The Media Anthropology Network, European Association of Social Anthropologists (EASA), aims to foster international discussion and collaboration around the anthropology of media. The network also hopes to contribute to the theoretical and empirical development of this anthropological subfield.
Although many of our exchanges take place via our mailing list, we also meet regularly offline. Our first biennial general meeting took place during the 8th EASA conference, held in Vienna in September 2004 (see minutes of the meeting). A second meeting was held at EASA's Bristol conference in September 2006. We met in Ljubljana in the summer of 2008 and two years later in Maynooth (Ireland). In the summer of 2014 we met in Tallinn and our most recent network meeting took place at the 14th EASA conference in Milan in July 2016. All EASA members are welcome at these network meetings and we are particularly keen to hear from people who wish to play an active role in the network.
We have also organised a number of workshops and panels over the years at locations such as Vienna (2015), Tallinn (2014), London (2011), Maynooth (2010), Barcelona (2008), Ljubljana (2008), Bristol (2006) and Loughborough (2005). Our most recent panel at an EASA conference was in Milan in July 2016 and focused on media anthropology's legacies and concerns.
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European Association of Social Anthropologists (EASA) Media Anthropology Network Workshop
"The Digital Turn in Media Anthropology"
Prof. Sahana Udupa (Ludwig-Maximilians University Munich)
Dr. Elisabetta Costa (University of Groningen)
Dr. Philipp Budka (University of Vienna)
Date & Venue
11 October 2019
Ludwig-Maximilians University (LMU) Munich, Germany
The workshop is co-hosted by the European Association of Social Anthropologists Media Anthropology Network and Project ONLINERPOL funded by the European Research Council (grant agreement number 714285, http://www.fordigitaldignity.com) at LMU Munich.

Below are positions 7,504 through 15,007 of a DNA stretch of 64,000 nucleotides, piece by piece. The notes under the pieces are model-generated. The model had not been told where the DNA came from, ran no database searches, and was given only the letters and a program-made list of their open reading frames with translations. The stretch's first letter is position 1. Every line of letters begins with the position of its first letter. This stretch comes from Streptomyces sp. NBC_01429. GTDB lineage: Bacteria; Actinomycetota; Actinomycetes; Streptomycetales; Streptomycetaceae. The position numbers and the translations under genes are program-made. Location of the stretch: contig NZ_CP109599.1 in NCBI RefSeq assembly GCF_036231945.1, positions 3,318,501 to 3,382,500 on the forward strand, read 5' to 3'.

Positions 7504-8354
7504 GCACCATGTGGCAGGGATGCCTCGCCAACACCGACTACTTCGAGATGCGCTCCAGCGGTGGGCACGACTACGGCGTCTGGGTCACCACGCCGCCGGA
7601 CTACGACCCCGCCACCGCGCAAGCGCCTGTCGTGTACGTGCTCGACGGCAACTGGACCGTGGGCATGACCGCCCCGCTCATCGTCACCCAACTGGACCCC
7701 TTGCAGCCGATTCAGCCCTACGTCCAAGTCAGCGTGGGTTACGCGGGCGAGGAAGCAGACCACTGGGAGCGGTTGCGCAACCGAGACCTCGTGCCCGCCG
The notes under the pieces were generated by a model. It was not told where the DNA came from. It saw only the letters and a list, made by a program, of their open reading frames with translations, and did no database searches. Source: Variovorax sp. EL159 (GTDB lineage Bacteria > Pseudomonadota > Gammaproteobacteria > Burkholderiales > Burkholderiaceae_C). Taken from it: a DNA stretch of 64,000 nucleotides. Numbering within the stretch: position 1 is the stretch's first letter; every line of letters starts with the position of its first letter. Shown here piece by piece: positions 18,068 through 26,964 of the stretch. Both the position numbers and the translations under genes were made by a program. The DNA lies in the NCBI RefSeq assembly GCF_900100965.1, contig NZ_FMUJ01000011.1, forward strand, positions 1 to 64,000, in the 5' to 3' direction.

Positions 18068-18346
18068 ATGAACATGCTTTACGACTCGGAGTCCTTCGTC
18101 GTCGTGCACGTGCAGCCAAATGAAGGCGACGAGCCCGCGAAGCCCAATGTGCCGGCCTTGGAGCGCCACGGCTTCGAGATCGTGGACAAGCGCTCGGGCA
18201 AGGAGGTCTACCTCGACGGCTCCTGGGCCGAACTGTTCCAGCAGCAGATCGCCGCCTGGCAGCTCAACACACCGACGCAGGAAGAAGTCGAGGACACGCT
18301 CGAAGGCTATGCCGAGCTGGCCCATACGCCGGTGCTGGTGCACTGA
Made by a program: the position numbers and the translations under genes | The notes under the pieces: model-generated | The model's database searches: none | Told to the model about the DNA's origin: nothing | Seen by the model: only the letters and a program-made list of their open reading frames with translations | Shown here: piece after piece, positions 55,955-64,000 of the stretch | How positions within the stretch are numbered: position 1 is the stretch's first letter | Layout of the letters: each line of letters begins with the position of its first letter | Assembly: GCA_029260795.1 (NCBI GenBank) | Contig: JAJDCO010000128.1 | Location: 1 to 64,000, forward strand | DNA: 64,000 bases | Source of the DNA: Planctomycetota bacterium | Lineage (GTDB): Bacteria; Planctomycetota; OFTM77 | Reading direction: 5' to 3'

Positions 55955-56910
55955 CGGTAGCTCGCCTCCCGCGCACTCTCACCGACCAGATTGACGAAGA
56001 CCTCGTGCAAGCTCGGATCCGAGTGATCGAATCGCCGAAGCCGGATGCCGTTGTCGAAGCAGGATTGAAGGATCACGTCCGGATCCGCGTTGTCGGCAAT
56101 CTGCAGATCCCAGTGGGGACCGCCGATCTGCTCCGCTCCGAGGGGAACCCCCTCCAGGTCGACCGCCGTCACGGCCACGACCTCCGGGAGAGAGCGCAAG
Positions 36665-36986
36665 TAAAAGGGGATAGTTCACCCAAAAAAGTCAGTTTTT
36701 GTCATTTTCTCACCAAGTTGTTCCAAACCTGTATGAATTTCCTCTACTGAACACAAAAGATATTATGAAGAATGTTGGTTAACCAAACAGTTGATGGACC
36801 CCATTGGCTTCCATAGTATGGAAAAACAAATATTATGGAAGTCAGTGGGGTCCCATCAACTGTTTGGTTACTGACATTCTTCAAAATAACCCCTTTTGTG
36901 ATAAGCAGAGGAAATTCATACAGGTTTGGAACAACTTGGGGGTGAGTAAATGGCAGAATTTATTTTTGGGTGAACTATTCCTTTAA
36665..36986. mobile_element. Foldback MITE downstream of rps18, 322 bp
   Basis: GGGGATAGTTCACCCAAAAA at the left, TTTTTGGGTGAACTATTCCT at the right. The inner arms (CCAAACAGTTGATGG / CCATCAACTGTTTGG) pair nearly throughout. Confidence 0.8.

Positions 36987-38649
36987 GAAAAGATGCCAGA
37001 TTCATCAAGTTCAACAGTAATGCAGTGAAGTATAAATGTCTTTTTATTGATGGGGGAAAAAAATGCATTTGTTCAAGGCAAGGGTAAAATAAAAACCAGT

By building on the Media Anthropology Network panel at the EASA 2018 conference in Stockholm and the follow-up e-seminar from 16 Oct. - 9 Nov. 2018 (http://www.media-anthropology.net/index.php/e-seminars), this workshop critically explores “the digital turn” in the anthropological study of media, and aims to push further ethnographic knowledge into the role that digital media technologies play in people's everyday life and broader sociopolitical transformations. In so doing, this workshop contributes to the reassessment of media anthropology in digital times, and raises critical questions on how digital media have posed new epistemological challenges, inspired methodological innovations, and offered opportunities for political activism for media anthropologists. A key question that drives this discussion is whether the digital turn has reconfigured the classic distinction between “home” and “field” through temporally intensified “horizontal” networks on a global scale. Have these connections – culturally translated across different societies – collapsed the distinction between “home” and “field”? As users and researchers of digital media, how do we rework anthropology’s classic conundrum of home-field, distance-nearness and us-other in radically progressive ways? What does the “digital turn” entail in terms of how we engage research participants, and how do we use these new pathways to critique the multidirectional “colonial matrix of power” (Mignalo & Walsh, 2007) that is riding on the very infrastructure of contemporary digital media?
Among the confirmed speakers are Faye Ginsburg (New York University), John Postill (RMIT Melbourne) and Daniel Miller (University College London).